Who shot Michael Collins? One hundred years on, the question remains unanswered

Ronan McGreevy visits Béal na Bláth ahead of the centenary in search of the truth about an assassination whose impact is still felt today

Béal na Bláth must have some claim to be the saddest place in Ireland. It wasn’t just Michael Collins who was killed there at twilight on August 22nd, 1922. Hope died too, according to many of his contemporaries, along with the prospect of reconciliation between the pro- and anti-Treaty sides, and an end to partition. Collins’s death unleashed a new and savage phase of the Civil War, with executions and counter-reprisals which poisoned Irish society for generations.

The famous silhouette of Collins striding purposely, taken at Portobello Barracks just a few weeks before he died, is everywhere in this part of west Cork. It’s on the signpost denoting the Michael Collins trail, it’s on T-shirts sold in Clonakilty where there is an ongoing exhibition into his life and death. At Béal na Bláth crossroads there is a gift shop in a Portakabin selling souvenirs. On Sunday in Newcestown there will be a world-record attempt at the largest ever gathering of people who share Michael Collins’s name.

The ambush site is being significantly upgraded in advance of the commemoration. The limestone cross marking the site has been cleaned up and the railings replaced by a granite plinth. On the plinth are the names of the places Collins visited on his last journey, among them Macroom, Bandon, Sam’s Cross, Kilmurry, Clonakility, Rosscarbery, Skibbereen – “beads on a sorrowful decade of the rosary”, as Collins biographer Tim Pat Coogan called them.

Sunday’s Béal na Bláth commemoration, which will be addressed by both the Taoiseach Micheál Martin and Tánaiste Leo Varadkar, is likely to be the biggest to date. A digger was on site during the week readying the grounds for the expected crowds. Organisers are anticipating around 5,000 people.


Most historians agree the actual ambush site where Collins fell is not at the cross, but another 50 metres down the road. The line of sight most likely taken by his killer is now obscured by trees and bushes, but is 75 metres from where Collins was shot.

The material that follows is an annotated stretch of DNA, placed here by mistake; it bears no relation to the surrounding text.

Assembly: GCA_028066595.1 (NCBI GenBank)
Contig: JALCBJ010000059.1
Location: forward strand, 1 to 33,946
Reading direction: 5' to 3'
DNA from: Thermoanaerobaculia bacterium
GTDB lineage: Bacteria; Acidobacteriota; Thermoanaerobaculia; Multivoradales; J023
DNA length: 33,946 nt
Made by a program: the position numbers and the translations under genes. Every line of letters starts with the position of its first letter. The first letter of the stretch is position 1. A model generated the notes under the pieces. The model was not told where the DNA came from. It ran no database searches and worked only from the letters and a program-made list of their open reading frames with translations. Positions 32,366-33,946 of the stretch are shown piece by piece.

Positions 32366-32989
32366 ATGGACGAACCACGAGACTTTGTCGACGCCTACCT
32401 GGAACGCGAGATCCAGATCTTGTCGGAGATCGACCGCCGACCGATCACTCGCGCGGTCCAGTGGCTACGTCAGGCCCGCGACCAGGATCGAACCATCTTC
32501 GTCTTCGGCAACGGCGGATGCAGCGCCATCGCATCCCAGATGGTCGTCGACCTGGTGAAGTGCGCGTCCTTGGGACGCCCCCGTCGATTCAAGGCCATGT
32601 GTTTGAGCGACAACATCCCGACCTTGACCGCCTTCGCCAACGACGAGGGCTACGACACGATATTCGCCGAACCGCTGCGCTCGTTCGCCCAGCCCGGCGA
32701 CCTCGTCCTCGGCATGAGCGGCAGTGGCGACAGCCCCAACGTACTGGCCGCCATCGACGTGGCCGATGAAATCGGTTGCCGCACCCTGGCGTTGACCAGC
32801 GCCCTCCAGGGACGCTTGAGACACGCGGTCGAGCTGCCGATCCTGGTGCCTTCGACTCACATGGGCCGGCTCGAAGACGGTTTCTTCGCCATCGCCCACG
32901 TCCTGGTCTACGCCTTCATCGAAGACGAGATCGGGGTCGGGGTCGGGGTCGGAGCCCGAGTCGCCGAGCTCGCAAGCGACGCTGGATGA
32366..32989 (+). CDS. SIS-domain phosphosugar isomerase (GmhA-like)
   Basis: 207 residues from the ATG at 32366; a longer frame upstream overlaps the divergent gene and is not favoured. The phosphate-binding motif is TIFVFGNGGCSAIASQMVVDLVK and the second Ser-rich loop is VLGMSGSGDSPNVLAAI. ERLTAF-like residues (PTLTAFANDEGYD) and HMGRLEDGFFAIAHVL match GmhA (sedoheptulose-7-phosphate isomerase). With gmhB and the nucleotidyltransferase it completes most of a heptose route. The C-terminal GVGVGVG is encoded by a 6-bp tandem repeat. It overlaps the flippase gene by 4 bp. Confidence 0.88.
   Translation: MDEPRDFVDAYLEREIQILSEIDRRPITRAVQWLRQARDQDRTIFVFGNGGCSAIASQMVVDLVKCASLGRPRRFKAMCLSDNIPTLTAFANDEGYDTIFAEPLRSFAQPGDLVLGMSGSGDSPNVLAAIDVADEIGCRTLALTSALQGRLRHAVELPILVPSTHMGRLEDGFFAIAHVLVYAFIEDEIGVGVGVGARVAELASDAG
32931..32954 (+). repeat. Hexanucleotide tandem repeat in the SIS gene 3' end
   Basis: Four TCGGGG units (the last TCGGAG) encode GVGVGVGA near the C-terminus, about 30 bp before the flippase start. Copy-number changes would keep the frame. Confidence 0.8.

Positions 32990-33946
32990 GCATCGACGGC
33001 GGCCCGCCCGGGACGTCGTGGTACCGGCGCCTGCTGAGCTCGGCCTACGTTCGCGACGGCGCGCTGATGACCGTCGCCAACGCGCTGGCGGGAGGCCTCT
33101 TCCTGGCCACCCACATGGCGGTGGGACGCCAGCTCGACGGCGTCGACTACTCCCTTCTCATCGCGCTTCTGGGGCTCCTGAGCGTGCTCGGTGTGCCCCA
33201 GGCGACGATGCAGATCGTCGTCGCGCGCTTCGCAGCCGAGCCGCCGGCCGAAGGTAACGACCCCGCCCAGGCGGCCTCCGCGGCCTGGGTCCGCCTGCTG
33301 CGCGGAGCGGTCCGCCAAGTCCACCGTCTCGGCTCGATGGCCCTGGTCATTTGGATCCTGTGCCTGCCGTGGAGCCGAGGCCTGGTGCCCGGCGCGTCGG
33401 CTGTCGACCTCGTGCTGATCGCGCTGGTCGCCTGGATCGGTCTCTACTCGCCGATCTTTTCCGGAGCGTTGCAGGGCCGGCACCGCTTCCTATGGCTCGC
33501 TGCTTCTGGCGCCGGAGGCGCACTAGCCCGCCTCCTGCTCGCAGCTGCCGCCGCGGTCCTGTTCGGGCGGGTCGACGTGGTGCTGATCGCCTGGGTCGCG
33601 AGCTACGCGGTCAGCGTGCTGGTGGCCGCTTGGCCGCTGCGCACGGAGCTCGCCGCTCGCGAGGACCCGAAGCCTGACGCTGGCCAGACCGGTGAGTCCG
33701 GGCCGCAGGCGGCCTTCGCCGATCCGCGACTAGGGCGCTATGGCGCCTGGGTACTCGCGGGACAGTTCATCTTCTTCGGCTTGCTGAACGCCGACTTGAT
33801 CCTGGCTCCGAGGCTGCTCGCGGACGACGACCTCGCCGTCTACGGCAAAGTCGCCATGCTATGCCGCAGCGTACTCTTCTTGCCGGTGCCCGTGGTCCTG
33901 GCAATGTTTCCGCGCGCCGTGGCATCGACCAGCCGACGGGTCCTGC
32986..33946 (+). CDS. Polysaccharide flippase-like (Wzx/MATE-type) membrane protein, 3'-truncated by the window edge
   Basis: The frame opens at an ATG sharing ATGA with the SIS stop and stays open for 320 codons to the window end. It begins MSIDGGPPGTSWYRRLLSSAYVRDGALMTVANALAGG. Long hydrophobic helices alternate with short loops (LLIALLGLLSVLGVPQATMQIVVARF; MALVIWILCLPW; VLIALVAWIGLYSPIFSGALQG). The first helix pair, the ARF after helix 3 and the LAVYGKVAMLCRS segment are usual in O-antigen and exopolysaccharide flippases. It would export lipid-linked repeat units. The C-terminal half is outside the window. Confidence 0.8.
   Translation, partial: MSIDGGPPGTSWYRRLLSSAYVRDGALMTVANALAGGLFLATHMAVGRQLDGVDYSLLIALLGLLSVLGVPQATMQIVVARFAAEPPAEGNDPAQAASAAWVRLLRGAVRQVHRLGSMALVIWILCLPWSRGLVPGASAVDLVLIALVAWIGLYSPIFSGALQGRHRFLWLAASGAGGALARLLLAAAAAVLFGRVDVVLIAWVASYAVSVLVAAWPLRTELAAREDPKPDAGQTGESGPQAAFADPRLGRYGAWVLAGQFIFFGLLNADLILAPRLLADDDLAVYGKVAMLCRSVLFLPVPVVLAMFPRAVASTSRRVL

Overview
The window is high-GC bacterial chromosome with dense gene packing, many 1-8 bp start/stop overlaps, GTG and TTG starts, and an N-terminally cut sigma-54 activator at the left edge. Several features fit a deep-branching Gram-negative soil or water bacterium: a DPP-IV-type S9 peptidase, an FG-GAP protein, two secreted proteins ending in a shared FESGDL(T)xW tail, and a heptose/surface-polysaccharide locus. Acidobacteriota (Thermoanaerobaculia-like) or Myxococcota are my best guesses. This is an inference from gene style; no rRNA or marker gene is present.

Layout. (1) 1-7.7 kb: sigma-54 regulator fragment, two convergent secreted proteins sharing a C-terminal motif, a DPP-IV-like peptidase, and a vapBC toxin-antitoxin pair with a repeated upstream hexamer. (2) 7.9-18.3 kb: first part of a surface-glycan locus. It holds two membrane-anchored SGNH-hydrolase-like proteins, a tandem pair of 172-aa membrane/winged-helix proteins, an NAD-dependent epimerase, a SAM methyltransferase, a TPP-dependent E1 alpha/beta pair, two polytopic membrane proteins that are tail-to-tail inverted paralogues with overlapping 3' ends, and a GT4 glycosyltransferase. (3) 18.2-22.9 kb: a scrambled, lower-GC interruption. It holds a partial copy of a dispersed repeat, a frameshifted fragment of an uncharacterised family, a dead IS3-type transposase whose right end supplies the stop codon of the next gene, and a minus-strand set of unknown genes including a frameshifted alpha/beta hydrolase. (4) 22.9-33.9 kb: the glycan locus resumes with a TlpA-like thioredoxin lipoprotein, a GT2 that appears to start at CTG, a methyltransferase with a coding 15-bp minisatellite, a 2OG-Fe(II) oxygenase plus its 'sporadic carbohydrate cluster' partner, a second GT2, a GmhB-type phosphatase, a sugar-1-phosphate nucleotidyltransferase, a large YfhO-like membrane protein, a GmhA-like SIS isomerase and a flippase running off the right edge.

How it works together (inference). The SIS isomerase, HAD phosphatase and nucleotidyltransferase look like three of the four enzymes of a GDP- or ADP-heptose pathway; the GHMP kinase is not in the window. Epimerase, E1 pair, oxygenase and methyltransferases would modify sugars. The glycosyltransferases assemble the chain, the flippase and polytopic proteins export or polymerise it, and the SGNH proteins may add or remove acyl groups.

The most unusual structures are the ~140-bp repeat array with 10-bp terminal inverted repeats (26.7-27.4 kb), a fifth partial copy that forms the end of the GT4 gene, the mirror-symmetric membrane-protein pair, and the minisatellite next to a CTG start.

‘If Mick had ever been in a scrap he would have learned to stay down,’ General Dalton said afterwards. For all Collins’s world renown as a guerrilla fighter, he had done little actual fighting

Béal na Bláth is ideal ambush country. The narrow road cuts through a deep valley with steep slopes on each side. Running parallel to the road on the left, as Collins’s convoy travelled from Bandon to Cork, is Long’s Lane. It completely overlooks the road beneath and provides an ideal means of escape. The terrain favours the ambusher.

No wonder Collins’s travelling companion in the touring car, General Emmet Dalton, told their driver to “drive like hell” – an order Collins countermanded, insisting they engage the enemy. Eyewitnesses state Collins was standing out in the open when he was shot.

Graphic of Béal na Bláth where Michael Collins was fatally shot 100 years ago

“If Mick had ever been in a scrap he would have learned to stay down,” Dalton said afterwards. For all Collins’s world renown as a guerrilla fighter, he had done little actual fighting.

Many aspects of the ambush do not make sense, says local man Noel Howard, involved with the nearby Kilmurry Independence Museum which is hosting a Michael Collins exhibition to coincide with the centenary. Howard is also a former commandant in the local defence force Fórsa Cosanta Áitiúil (FCA).